“Now, If we can find way to stop those TH2A cells, the patient can benefit not just for peanut or walnut, but every allergy,” said Wambre.
TH2A is a key player in allergic response. Think of it as the target.
Wambre says he now has to figure out how to destroy that target to reduce or even eliminate the allergy.
“I really hope in the next 10 years we will find, and have FDA approved-drug that will destroy those cells,” said Wambre. “The best way, instead of taking those drugs, I hope you will take a few shots, or treatment until those cells disappear and maybe it will last longer than just the time of pollen season,” he said.
Dr. Wambre began this study seven years ago by examining a type of immune cell, Th2, which helps coordinate how the immune system responds to parasites, viruses and bacterial infections, but also leads to allergies. As Wambre and his colleagues analyzed the blood samples from BRI’s Allergy and Asthma Biorepositories containing these cells, they discovered a specialized subtype of cell, which they called Th2A, which is present in people with allergies but almost entirely absent from people who don’t have allergies.
As Wambre and his colleagues analyzed blood samples containing these cells, they discovered a specialized subtype of cell, which they called Th2A, which is present in people with allergies but almost entirely absent from people who don’t have allergies. The researchers found that, unlike normal Th2 cells, these Th2A cells lack expression of one key protein – called CD27 – while simultaneously expressing the CRTH2 and CD161 proteins – that lead the immune system to overreact to allergens.
“This indicates that the Th2A cells are more specialized than conventional Th2 cells – they’re tailored to help the body respond to allergens,” Wambre says.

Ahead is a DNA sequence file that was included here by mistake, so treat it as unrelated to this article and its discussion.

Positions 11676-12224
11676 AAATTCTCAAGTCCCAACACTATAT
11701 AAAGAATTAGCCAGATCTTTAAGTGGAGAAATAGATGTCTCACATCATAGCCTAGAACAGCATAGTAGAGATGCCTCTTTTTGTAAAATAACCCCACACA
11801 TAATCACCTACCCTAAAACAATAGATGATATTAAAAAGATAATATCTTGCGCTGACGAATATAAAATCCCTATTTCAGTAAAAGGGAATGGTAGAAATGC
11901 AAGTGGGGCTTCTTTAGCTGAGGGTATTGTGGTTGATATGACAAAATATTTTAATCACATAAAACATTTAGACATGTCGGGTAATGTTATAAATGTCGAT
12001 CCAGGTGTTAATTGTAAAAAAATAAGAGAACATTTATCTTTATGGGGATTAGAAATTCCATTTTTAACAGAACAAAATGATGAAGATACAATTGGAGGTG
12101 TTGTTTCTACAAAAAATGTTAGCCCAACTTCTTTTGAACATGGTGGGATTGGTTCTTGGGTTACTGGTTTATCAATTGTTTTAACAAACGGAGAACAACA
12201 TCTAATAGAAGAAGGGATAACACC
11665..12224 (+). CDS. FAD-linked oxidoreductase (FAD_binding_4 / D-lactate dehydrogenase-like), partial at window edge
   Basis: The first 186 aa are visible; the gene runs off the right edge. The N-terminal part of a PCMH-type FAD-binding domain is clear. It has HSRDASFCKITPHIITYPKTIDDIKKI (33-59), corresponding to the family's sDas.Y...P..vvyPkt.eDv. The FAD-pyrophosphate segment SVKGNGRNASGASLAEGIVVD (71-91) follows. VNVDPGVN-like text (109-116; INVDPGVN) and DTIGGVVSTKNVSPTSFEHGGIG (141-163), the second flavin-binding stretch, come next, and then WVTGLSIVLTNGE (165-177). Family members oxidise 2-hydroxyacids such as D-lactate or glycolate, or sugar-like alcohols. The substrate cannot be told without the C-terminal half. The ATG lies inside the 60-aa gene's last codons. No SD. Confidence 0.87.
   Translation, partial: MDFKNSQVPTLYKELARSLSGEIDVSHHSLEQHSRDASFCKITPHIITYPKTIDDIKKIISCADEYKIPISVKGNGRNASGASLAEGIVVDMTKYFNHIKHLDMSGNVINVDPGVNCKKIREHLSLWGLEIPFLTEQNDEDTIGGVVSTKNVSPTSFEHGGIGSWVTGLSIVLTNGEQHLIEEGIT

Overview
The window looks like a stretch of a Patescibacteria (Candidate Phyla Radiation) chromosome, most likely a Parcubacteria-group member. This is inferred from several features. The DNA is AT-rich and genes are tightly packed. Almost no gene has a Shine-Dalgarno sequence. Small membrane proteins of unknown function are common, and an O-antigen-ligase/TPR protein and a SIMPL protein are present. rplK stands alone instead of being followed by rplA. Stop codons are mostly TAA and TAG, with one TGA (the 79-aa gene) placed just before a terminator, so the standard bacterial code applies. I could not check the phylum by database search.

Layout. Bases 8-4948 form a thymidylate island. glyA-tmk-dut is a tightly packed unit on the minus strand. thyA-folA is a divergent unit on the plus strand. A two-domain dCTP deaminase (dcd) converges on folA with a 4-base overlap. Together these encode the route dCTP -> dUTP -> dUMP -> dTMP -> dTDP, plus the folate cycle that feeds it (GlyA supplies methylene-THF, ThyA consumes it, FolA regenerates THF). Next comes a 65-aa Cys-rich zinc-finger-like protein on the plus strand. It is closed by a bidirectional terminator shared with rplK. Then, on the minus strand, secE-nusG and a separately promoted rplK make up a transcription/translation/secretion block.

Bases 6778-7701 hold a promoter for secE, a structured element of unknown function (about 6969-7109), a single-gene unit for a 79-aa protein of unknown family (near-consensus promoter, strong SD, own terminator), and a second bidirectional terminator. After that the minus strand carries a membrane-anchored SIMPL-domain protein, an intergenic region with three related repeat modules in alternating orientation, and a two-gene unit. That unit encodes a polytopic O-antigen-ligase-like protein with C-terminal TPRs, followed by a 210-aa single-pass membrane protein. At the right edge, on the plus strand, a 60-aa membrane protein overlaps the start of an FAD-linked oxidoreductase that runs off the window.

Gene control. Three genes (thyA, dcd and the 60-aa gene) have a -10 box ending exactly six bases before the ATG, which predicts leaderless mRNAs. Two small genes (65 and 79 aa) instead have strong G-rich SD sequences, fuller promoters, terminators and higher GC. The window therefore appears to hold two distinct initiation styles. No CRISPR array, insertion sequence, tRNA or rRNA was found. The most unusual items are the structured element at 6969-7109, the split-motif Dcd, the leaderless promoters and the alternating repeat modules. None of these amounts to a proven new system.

Wambre and his colleagues performed tests to confirm that Th2A cells play a pivotal role in at least six common allergies – including peanut, grass pollen, mold, cat dander, tree pollen and dust mites.
The researchers examined Th2A cells in blood samples from people allergic to grass pollen. They found that the Th2A cells were activated during allergy season when they expressed larger amounts of CD38 – a protein that reflects activation following allergen exposure. CD38 was not expressed in conventional Th2 cells or outside of allergy season.
For the Crickman’s the new research could mean that Zephyr’s life would be a little easier and less scary when he’s simply at a lunch table filled with peanut butter and jelly sandwiches.
“It’s not that I want him to be able to eat a peanut butter sandwich, it’s just that I want to feel like if he has a little bit that he would be okay, and we could change the conversation and bring back some levity into things like eating,” said Crickman.
Wambre says the discovery is aimed at designing drugs to one day treat allergies instead of serving as a diagnostic tool, however, he says it could be used as a blood test for a baby to have and if it indicates presence of TH2A, then parents would know the child has an allergy and to be aware of it. The blood test wouldn’t be able to show which allergy, but that an allergic response is present in the child.